How to sell unwanted gold jewelry
Buying unwanted gold is big business. With the record breaking prices in recent years, a new gold rush has inspired a community of modern day treasure hunters eager to strike it rich in today’s gold frenzy. Weeding out the real experts among the flock of gold buyers can be tricky
Here’s a simple guide and tips to help navigate the muddy waters of selling unwanted gold jewelry:
How gold value is determined
Three variables affect the amount a seller might get for scrap gold: 1. The item’s gold purity (karat), 2. Its weight (gold is sold in troy ounces, also measured in grams or pennyweights), and 3. Gold’s daily spot price on the stock market.
Pure gold (24K) is bright yellow and very soft. Often, other metals are blended in to give it hardness and color variation. This accounts for the different karat stamps (such as 10K or 14K) found on some jewelry.
A piece of jewelry’s purity is determined by testing processes such as an acid/scratch test, electronic tester, or X-ray fluorescence scan. It's not enough to go by the karat stamp, as fraud has become more common in the current gold rush.
Once the purity is known, a jeweler weighs the piece of jewelry, then calculates its per-gram value against the current market price of gold.
For example, you have a gold chain that is 14K gold. That means, 58.3 percent of the chain is pure gold. It weighs 90 grams. 58 percent of 90 grams is 52.2 grams of pure gold in the chain. There are 31.1 grams in an ounce of pure gold. Therefore, This chain is 1.68 ounces (52.2 divided by 31.1).
At the time this article was written, gold was valued at $1,276 per ounce. So the value of the pure gold in the chain used in the above example was $2,141.
How much money can you expect for selling your gold?
Two variables in the gold purchasing formula never change: the karat and weight. But the daily spot gold price can fluctuate by the hour. And the price any jeweler is willing to pay varies widely, as they balance their profit margin.
Gold buyers are not bound by any restrictions when it comes to buying scrap gold. They can give you 100 percent of that day’s gold value and make nothing, or they can give you 10 percent of the day’s value and hope to make 90 percent when they sell it. An established, reputable jeweler will generally pay at least 50 percent of the daily spot gold price.
What happens to the gold and any precious stones?
A jeweler or gold buyer collects gold and sells it to a refinery, which often pays over 90 percent of market value. Scrap gold is then melted down and sent on to other, larger, refineries. Stones, however, are not sent to refineries. So, it is good to ask about them when discussing your jewelry with a gold buyer.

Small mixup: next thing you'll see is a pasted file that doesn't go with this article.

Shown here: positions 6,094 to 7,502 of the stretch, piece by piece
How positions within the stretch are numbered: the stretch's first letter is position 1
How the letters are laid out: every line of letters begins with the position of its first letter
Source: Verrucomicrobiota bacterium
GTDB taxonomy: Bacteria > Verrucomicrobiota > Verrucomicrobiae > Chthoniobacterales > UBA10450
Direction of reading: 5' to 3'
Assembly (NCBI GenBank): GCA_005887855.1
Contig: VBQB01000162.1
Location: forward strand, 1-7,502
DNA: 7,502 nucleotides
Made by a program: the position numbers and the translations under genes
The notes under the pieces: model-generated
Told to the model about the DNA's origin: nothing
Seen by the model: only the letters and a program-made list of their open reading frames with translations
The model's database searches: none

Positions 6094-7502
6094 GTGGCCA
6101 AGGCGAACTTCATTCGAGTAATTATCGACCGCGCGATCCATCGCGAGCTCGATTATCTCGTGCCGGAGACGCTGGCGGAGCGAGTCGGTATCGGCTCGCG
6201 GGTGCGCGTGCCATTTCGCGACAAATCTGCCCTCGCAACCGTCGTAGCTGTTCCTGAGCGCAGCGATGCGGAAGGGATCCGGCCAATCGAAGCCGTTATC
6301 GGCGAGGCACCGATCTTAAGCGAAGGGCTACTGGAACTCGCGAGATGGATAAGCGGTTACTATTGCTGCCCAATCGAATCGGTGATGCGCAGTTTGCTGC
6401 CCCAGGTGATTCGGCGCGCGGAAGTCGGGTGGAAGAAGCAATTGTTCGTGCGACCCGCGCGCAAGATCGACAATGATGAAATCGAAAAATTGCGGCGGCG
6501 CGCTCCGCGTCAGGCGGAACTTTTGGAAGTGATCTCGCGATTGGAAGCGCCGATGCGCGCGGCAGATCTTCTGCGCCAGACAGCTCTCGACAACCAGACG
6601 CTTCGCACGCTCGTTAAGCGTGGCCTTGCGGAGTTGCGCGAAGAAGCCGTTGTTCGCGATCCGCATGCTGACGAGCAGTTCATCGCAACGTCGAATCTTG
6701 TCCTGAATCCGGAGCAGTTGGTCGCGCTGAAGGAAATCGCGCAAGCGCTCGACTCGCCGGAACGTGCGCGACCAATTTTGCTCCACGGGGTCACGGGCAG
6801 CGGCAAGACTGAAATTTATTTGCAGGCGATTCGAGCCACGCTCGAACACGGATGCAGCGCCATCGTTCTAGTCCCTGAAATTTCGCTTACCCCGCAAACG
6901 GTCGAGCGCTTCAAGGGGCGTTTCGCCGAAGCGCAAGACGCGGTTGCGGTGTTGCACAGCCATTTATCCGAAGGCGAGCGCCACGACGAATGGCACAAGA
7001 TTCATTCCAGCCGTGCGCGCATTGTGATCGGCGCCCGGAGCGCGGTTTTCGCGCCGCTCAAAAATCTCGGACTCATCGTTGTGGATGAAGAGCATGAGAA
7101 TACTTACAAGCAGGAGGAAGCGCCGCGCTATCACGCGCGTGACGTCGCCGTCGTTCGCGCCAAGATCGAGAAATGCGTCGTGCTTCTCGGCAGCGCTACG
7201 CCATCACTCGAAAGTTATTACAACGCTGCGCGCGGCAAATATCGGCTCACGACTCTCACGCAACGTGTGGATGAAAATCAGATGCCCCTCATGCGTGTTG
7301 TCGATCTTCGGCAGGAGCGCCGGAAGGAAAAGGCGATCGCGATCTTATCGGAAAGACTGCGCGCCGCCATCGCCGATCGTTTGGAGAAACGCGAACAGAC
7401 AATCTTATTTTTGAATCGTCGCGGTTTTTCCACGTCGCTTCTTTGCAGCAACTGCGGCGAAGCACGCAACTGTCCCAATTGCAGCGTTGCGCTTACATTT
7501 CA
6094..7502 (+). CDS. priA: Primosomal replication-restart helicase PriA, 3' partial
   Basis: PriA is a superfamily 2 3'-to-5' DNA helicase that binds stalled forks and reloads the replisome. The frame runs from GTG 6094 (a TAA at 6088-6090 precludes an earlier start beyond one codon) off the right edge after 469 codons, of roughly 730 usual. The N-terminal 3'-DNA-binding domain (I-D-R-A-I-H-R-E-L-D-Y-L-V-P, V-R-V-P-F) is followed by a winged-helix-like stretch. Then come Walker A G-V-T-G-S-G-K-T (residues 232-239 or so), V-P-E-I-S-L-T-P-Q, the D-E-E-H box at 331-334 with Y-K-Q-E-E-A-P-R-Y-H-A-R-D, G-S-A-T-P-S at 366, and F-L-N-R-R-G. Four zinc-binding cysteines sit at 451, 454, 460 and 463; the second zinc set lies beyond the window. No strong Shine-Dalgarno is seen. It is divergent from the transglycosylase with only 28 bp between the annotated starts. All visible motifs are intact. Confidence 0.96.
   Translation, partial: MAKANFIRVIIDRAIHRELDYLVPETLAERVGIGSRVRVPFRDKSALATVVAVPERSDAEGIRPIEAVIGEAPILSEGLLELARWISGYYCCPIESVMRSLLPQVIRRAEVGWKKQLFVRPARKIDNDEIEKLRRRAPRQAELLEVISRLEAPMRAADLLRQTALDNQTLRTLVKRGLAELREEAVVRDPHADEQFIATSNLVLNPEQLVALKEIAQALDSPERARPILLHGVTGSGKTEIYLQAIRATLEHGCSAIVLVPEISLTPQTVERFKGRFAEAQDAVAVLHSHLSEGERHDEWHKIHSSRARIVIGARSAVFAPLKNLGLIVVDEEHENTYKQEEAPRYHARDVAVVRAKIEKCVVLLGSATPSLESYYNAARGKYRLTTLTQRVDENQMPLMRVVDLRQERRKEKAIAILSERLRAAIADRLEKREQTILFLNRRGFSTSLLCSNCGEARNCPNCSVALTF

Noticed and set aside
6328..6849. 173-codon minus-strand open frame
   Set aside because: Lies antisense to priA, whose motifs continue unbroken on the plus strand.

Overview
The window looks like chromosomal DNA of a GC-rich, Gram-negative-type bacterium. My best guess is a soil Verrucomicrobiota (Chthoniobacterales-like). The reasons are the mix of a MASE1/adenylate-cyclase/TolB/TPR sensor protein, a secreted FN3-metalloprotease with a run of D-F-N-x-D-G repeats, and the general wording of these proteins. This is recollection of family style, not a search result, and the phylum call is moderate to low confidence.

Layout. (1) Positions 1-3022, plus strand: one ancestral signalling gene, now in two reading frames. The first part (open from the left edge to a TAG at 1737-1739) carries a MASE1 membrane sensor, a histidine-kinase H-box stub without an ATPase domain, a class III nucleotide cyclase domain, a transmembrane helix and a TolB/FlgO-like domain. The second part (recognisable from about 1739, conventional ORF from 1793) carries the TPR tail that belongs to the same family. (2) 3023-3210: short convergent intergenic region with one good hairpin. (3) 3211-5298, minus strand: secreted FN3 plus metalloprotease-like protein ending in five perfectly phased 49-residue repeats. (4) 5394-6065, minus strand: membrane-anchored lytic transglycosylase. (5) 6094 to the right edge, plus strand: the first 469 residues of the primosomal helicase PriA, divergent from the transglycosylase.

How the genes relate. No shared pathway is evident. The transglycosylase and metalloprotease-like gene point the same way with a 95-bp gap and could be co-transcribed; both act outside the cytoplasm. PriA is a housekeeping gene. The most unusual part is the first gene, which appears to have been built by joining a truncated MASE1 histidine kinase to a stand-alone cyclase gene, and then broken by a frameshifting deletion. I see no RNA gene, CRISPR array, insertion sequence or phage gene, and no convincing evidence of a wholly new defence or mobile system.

If your jewelry has stones, you will need to pay close attention. This step will separate the experts from the amateurs. The experts have a way of estimating, to a fairly accurate degree, the weight of the stones without removing them.
This means you will get a more true value of both the stones and the gold. If the stones are valuable, the jeweler should inform you of their worth, and discuss your options for keeping them. The amateurs will often guess at the weight and value of the stones, and many won’t even make getting them back an option.
A reputable jeweler will offer to remove any stones from pieces you are selling and return them to you, though there is often a price for having this work done. Some stones will be too small or chipped to be of any value, but a trustworthy jeweler will explain this to you and offer to return any stones of significance.
Even a large diamond will only have a small effect on the overall weight of a piece of gold jewelry. Don't accept being told, therefore, that stones make up the majority of the weight, thereby reducing the amount of gold value.
Where do I take my jewelry to sell?
The real question everyone wants to know is, “Who will give me the most for my unwanted jewelry?” The best advice is to check with your local area jewelers and get a few offers. Here are some tips when choosing a gold buyer:
1. Choose a reputable jeweler. Look for someone who has been in your community for a long time – they have a reputation to protect.
2. Check consumer reviews. Sites like Angie’s List, Yelp!, Facebook and Google are good places to start.
3. Make sure they’re permanent. Always sell your gold to a place with a fixed address. Visit the location to be sure, don't just call.
4. Consider what you plan to sell. If you have a unusual gold coin, for example, it is possible that the coin is worth more than its gold content. Consult a coin dealer in this case. The same holds true for antiques.
5. Ask plenty of questions. Make sure you feel they are being transparent about how they determine the value of your jewelry, and what they do about any stones that might be in it.
6. Think green. You may prefer to choose a jeweler who sometimes elects to re-use the gold they purchase. This has a reduced impact on the environment.